International Monetary Fund chief Christine Lagarde
Washington - AFP
International Monetary Fund chief Christine Lagarde might need to get to work perfecting her belly-dance.
The normally reserved head of the global crisis lender promised in October to perform for the US Congress if that would get it to endorse crucial, much-delayed reforms for the Fund.
"I will do belly-dancing if that's what it takes to get the US to ratify," she said.
But now the Republican victory in Tuesday's US elections has likely placed ratification further away -- and she will have to work harder to convince the IMF's largest shareholder.
"The change in the US political landscape is not a good omen for progress on IMF reforms," said Eswar Prasad, a former IMF official.
Since 2012, the Obama administration has sought to convince Republicans in Congress to formally endorse the reform -- decided in 2010 with US support -- that doubles its financial resources and increases slightly the voting power in the IMF of emerging economies like China, Russia and Brazil.
As the largest shareholder, the US endorsement is necessary to implement the reforms. All other major economies have ratified them already.
But the White House has repeatedly failed to get the ratification through Congress, against opposition from Republicans.
Some Republicans have said specifically they do not want to increase the influence of China and Russia in the Fund -- even though the US would remain the dominant IMF power after the reforms.
That leaves the emerging economies increasingly impatient. China, the world's second largest economy, only holds 4 percent of the voting rights, barely more than Italy, whose economy is one-fifth the size.
In reaction, in July Brazil, Russia, India, China and South Africa joined hands to create their own monetary fund for emergency needs.
They could take the opportunity at the coming G20 summit in Australia this month to pound the table over the issue, according to the Russian representative Svetlana Lukash.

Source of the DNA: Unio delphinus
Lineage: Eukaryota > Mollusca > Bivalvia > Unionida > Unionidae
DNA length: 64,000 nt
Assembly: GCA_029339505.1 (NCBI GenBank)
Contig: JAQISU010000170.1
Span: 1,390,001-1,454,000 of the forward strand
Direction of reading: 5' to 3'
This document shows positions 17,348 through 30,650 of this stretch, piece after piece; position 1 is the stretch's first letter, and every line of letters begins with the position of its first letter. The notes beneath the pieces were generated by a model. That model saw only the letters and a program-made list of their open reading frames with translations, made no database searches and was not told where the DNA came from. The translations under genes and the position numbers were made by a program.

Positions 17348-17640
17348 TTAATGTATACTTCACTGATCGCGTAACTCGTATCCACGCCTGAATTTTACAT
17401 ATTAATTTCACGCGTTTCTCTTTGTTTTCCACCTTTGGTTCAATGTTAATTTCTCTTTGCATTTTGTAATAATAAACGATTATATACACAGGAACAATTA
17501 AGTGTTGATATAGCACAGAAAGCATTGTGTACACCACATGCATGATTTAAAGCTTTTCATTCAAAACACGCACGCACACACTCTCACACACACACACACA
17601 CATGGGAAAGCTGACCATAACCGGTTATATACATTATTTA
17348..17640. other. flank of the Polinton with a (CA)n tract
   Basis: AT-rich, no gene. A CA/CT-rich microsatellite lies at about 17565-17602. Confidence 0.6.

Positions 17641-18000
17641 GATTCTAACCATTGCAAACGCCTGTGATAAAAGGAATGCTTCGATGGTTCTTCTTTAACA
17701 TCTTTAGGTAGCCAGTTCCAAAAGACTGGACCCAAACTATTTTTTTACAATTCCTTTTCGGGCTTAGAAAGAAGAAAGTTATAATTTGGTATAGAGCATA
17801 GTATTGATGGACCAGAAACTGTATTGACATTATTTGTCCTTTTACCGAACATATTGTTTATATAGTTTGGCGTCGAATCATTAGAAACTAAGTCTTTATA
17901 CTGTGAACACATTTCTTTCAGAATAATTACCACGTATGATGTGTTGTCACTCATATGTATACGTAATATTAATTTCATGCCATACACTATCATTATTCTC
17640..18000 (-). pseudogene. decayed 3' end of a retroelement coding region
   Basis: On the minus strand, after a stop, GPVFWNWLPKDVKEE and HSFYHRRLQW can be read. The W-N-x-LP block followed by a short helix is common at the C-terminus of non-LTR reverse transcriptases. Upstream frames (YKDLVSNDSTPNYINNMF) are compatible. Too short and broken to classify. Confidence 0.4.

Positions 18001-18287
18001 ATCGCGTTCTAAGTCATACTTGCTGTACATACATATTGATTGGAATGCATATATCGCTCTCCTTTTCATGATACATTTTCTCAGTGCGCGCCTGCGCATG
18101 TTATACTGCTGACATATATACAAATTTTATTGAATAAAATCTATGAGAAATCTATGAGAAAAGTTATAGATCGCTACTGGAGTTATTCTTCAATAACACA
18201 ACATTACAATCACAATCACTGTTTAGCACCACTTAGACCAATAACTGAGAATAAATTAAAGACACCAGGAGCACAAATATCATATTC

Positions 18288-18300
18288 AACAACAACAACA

"The most important thing for us is the reform of the IMF, a problem which has not yet been solved within the framework of the G20," she said Friday.
- Plan B -
The IMF, which declined to talk about the issue, is itself anxious. Already under attack over its legitimacy, it has to work with more limited resources as it awaits US action.
"The lack of approval will result in the weakening of the IMF as the main anchor of the international monetary system," said Domenico Lombardi, former advisor to the IMF board.
If the reform is not adopted by the end of this year, the Fund is to present a "Plan B" to its board, the specifics of which remain vague. That then would require new negotiations among its 188 member-states.
Some experts say the Fund should press for US ratification by the end of this year, while the current Congress remains in office and before the new one sits in January.
"The advantage is that it's not a new issue," said Ted Truman, former Treasury official.
"The current Republican representatives are now better informed about the IMF legislation. I'm not saying that they're perfectly informed, but they're better informed."
Douglas Rediker, a former US representative to the IMF board, said the opposition in Congress has mainly been part of "internal domestic political maneuvers that have little to nothing to do with the IMF reform itself".
"It's going to take a collaborative effort between the White House, the Senate, and the House to actually work together to understand how important this is."
To make that happen, Lagarde could very well have to gear up her belly dance.